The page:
Saturday, 30 June 2012

Women health: Radiation causes more harm to breast cancer patients than the disease itself



While cancer takes many years to develop, radiation leads to changes in the DNA profile in a fraction of a second. In breast cancer patients radiation therapy is often used to destroy any remaining breast cancer cells in the breast, chest wall or underarm area after surgery. Occasionally, radiation therapy is used before surgery to shrink the size of tumour.

By Syed Akbar
Hyderabad:  Breast cancer patients suffer more from radiation
therapy than from the disease itself.
According to a research conducted by the Human Genetics Division
of the Department of Zoology, Osmania University, radiation
therapy, commonly followed in breast cancer patients after surgical
removal of the affected breast, leads to mutations or changes in the
DNA profile of the individual. The severity of the mutation and its
consequential impact on the overall health and genetic profile of the
breast cancer patient depends on the intensity of the radiation used in
the therapy.
The study conducted by C Kusum and K Rudrama Devi of Osmania
University revealed chormosomal aberration in peripheral blood
lymphocyte of the breast cancer patients treated with ultraviolet
radiation.
In radiation therapy involves dosages many thousand times higher
than those used in diagnostic x-rays. Ionising radiation has been
shown to induce cancer in many different species of animals and in
almost all parts of the body. It is one of the few scientifically proven
carcinogens in human beings, although it appears to be a relatively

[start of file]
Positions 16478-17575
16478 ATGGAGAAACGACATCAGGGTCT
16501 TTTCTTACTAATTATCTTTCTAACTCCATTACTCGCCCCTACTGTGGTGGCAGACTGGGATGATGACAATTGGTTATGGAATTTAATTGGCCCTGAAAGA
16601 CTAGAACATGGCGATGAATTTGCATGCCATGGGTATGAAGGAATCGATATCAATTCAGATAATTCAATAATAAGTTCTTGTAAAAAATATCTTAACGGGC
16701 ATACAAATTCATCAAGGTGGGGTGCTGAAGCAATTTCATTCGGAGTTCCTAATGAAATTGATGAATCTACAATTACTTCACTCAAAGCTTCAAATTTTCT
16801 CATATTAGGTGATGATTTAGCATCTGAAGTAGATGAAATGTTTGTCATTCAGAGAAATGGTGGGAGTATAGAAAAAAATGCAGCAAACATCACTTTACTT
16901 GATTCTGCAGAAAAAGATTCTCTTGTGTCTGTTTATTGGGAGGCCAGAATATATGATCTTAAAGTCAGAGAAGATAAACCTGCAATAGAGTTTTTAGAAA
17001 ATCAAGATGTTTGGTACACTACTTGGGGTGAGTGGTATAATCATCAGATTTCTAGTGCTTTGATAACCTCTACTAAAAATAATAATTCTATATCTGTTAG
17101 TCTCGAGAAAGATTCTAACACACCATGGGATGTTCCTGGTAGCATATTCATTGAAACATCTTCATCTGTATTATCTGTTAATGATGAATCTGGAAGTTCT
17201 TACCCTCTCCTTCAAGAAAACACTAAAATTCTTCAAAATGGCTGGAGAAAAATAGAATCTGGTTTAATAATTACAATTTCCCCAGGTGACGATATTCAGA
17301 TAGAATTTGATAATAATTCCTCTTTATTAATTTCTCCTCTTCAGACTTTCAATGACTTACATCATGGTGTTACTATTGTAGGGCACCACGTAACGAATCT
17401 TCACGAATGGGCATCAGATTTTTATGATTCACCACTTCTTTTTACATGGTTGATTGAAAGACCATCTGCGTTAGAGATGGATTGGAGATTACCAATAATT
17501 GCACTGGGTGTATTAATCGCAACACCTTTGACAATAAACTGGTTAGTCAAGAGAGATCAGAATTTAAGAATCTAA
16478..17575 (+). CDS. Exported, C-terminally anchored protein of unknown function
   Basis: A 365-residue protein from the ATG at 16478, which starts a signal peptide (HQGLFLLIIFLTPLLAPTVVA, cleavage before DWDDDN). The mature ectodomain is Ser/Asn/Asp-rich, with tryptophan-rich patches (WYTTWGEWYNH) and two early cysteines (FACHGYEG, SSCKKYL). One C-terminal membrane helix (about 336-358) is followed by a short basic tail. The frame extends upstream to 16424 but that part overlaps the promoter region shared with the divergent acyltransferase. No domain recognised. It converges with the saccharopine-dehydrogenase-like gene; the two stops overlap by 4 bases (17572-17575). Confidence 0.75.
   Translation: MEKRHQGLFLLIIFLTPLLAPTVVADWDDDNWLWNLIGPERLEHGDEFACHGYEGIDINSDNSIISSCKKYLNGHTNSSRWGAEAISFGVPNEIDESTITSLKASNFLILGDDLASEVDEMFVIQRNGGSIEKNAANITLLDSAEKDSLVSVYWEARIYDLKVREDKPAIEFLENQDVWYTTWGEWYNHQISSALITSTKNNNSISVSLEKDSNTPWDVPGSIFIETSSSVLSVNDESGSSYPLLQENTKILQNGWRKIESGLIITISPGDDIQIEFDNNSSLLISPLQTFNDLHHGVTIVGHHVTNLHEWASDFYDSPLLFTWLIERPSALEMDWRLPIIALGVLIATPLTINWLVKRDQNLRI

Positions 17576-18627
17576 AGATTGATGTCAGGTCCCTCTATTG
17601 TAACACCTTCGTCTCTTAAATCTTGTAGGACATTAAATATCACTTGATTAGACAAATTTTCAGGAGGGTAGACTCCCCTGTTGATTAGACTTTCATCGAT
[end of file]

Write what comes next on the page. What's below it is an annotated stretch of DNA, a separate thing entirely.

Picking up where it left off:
weak cancer-causing agent compared to many chemicals.
It was found in the study that ionising  radiation was capable of
penetrating cells and causing ionisation in different parts of the cell.
Since ionised molecules are unstable and quickly undergo chemical
changes, they will form free radicals that can damage the molecule
or other molecules around.
One type of molecule that is sensitive to ionising radiation is DNA,
the part of the cell that contains the genes for each person's
characteristics. "ionising radiation can lead to mutation in a cell's
DNA, which could contribute to cancer, or to the death of the cell.
Al cells in the body can be damaged by ionising radiation. The
amount of damage is related to the dose of radiation received by the
cell," the study points out.
While cancer takes many years to develop, radiation leads to
changes in the DNA profile in a fraction of a second. In breast
cancer patients radiation therapy is often used to destroy any
remaining breast cancer cells in the breast, chest wall or underarm
area after surgery. Occasionally, radiation therapy is used before
surgery to shrink the size of tumour.
Treatment with radiation usually begins one month after surgery,
allowing the breast tissue adequate time to heal. Radiation therapy
may occasionally be recommended for women to destroy remaining
cancer cells after mastectomy or to shrink tumours in patient with
advanced breast cancer.

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